One of the most contentious debates in Washington this fall will concern the fate of an isolated stretch of coastline in Northern Alaska. The U.S. House of Representatives has approved an administration plan to allow oil exploration in a small part of the Arctic National Wildlife Refuge, known as ANWR. The measure now goes to the Senate, where Democrats promise to block it. Emotions are running high in the northern-most U.S. state, where oil has fueled economic development.

In Anchorage, a small city of one-quarter million residents, the buildings of petroleum firms like Phillips and Unocal are a prominent part of the skyline. And each year in Alaska, every man, woman and child in Alaska receives between $1,500 and $2,000 from the so-called permanent fund.

The $26 billion account is financed by oil revenues, which also allow Alaskans the unusual luxury of paying no state sales tax and no state income tax. Like all U.S. residents, of course, Alaskans must still pay their federal taxes.

But big oil has been good to the state and Alaskans are grateful, according to David Cline, who directs the Alaska office of the World Wildlife Fund. He notes that 80-percent of Alaska's government revenues come from the oil industry, and residents are responsive to its wishes. "It is the dominant economic driving force in our state and does have the majority support of the citizens of the state," he says. "And the fact that they [the oil companies] are interested in drilling on-shore or offshore, they have the support of the majority of the Alaska citizens. But not the support of the majority of Americans that also have an interest here because many of our lands and waters are federal or national-interest lands and waters that do not belong to the state of Alaska. So therein are the seeds of very deep controversy."

Oil played a minor role in Alaska's economy until the 1950's, when oil deposits were found in southern Alaska on the Kenai Peninsula. Then large international companies began to explore other potential oil fields. In 1968, oil was discovered at Prudhoe Bay on Alaska's north coast. The deposit of more than 10 billion barrels was the largest in North America.

In the 1970's, the industry built a 1,300-kilometer pipeline to carry crude oil south to Valdez. From there, ocean-going tankers ferry it to the "Lower-48" states for refinement.

But in March, 1989, an environmental disaster off the coast of southern Alaska led to cries of outrage from environmentalists. The Exxon Valdez tanker ran aground in Prince William Sound, spilling 260,000 barrels of crude oil into the inlet.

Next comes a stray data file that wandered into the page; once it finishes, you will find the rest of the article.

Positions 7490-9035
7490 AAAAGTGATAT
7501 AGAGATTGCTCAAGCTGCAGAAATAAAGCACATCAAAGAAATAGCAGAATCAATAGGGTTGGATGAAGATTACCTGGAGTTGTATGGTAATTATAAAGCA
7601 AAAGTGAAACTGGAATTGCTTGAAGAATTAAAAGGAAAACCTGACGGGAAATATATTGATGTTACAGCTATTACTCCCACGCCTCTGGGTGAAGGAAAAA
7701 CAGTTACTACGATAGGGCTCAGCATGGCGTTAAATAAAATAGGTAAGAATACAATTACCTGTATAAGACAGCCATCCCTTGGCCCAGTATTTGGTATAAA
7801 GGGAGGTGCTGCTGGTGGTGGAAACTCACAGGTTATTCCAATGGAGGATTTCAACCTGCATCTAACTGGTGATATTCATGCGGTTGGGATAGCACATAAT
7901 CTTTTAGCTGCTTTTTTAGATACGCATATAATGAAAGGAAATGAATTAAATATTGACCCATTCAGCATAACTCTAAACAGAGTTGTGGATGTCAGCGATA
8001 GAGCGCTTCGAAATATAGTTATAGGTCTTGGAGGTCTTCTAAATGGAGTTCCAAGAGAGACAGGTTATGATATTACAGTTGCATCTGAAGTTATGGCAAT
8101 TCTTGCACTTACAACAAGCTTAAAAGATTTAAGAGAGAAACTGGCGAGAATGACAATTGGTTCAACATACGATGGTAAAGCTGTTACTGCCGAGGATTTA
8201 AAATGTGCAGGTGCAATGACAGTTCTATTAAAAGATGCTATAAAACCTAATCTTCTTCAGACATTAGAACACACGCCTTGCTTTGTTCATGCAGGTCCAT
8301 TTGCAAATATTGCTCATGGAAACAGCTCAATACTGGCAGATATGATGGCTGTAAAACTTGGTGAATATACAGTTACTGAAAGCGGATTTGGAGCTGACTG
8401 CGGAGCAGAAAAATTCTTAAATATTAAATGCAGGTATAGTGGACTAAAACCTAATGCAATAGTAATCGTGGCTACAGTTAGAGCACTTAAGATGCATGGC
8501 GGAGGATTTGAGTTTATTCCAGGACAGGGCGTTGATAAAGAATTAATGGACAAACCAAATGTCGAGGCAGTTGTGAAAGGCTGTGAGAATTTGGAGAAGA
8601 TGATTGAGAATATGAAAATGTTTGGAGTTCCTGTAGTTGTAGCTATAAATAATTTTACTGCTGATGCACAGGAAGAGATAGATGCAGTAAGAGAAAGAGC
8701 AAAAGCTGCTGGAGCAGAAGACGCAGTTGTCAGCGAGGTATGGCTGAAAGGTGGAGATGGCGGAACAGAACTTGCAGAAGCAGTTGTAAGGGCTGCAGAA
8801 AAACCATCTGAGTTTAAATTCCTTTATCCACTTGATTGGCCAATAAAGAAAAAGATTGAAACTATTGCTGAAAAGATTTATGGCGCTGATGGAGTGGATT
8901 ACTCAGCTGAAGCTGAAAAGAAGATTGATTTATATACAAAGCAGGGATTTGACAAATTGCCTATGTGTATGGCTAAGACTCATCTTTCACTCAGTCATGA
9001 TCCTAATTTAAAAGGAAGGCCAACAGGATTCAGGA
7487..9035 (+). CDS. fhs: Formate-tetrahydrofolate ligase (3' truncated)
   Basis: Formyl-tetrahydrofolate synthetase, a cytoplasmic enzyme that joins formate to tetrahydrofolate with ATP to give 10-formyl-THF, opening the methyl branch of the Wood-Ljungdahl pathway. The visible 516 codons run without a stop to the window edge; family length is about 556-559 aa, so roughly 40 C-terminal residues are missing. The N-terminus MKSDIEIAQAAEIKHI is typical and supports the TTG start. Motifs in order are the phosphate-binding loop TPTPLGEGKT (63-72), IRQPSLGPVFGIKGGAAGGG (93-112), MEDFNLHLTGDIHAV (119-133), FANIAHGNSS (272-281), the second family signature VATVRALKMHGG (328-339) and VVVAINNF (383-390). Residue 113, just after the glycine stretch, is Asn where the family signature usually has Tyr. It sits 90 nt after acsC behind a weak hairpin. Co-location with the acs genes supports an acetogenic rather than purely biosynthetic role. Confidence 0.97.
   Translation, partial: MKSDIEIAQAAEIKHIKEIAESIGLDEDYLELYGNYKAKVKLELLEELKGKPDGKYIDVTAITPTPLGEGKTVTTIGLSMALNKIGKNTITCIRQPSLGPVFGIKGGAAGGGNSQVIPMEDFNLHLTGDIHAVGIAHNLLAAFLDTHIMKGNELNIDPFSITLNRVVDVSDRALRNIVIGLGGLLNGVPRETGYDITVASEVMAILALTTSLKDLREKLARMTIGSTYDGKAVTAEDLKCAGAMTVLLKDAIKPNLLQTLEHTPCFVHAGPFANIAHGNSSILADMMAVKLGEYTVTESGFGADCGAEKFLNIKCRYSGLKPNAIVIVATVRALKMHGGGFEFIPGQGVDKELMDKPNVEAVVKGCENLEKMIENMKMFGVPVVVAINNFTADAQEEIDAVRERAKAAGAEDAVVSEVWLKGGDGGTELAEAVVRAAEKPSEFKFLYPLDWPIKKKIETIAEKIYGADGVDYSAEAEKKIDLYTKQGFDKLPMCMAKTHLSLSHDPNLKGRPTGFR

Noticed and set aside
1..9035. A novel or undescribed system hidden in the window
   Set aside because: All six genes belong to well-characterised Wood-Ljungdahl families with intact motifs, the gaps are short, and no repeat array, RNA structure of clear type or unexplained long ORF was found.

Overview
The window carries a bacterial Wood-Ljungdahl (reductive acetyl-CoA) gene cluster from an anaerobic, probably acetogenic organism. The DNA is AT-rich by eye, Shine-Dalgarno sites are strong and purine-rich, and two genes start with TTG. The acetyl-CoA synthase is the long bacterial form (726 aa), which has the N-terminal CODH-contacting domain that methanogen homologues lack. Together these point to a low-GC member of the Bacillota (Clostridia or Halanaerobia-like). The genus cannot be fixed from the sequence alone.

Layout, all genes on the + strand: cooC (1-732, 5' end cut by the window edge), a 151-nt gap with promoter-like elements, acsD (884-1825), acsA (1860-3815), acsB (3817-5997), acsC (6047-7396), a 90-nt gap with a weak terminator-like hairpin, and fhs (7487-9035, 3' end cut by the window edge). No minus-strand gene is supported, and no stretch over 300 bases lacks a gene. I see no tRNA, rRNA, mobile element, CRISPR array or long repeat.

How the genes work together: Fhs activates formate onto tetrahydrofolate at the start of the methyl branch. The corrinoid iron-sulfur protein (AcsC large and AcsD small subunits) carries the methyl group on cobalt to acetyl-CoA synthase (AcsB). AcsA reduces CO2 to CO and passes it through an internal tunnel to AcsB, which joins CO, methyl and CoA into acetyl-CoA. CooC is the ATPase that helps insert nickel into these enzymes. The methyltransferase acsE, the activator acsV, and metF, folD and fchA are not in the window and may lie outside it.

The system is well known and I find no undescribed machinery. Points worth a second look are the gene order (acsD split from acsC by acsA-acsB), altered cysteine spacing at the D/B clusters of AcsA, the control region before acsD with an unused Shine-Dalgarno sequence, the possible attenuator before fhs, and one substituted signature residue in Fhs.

The oil killed thousands of sea mammals and tens-of-thousands of marine birds, covering 26,000 square kilometers of one of the world's most scenic bodies of water. Exxon paid a $1 billion settlement to Alaskan and U.S. officials, and the company spent another $2 billion for the cleanup.

Deborah Williams of the Alaska Conservation Foundation says that 12-years later, the wildlife of the region still shows the effects of the oil spill. "There are many species who have not recovered at all, such as harbor seals and orca [killer] whales, and then there are other species that have only partially recovered," she says. "Recently, scientists went out and took random surveys of beaches to determine whether there was any oil left and, if so, how much. Most of the sample sites had significant amounts of oil."

But Exxon and its supporters say oil occurs here naturally, and many deposits under the ocean were released by a major earthquake in 1964.

Brad Phillips is a former member of the Alaska state senate who conducts tours of Prince William Sound aboard a sightseeing ship. He believes the region has fully recovered and that a Pacific Ocean phenomenon a current known as El Nino that causes unusual weather patterns has harmed seabirds in the region more than the oil did.

Mr. Phillips says new safety measures, including the phasing-in of double-hulled oil tankers, provide added protection for wildlife in Alaska waters. "The other thing that I think is a real plus, it is expensive, but it works, you have to have at least two modern tugs accompany each tanker as it goes in and goes out of the sound," he says. "So they have got protection in case they lose steering or an accident happens, they can handle the vessel themselves."

Mr. Phillips says he accepts oil industry assurances that oil drilling in wilderness regions will be done carefully.

The battle lines are drawn between the two-thirds of Alaskans who support oil exploration in the Arctic National Wildlife Reserve, and one quarter of Alaskans who are against it. The numbers are nearly reversed in the rest of the country, where a majority of Americans are opposed to the drilling.

Opponents worry of possible harm to the so-called porcupine caribou that give birth on ANWR's coastal plain, and of the impact on the Gwich'in Indians who hunt the caribou. Environmentalists like David Cline and Deborah Williams also worry of possible harm to other wildlife and vegetation in the coastal tundra region.

The Bush administration supports the plan for oil exploration in the wildlife refuge, noting that the act of Congress that created the refuge left the option open in ANWR's coastal plain.

Cam Toohey is special assistant for Alaska to the U.S. secretary of the interior. Mr. Toohey, a former lobbyist for a nonprofit group that wants to open the refuge to drilling, says modern technology and heightened environmental concerns mean test drilling in the refuge will be done safely. "You put a priority to protecting the wildlife," he says. "And you make sure that your development is not chosen over wildlife."

Environmental activists respond that the history of oil exploration in Alaska shows that accidents will happen, and their results can be devastating.

In coming weeks, the Senate will take up the debate in Washington.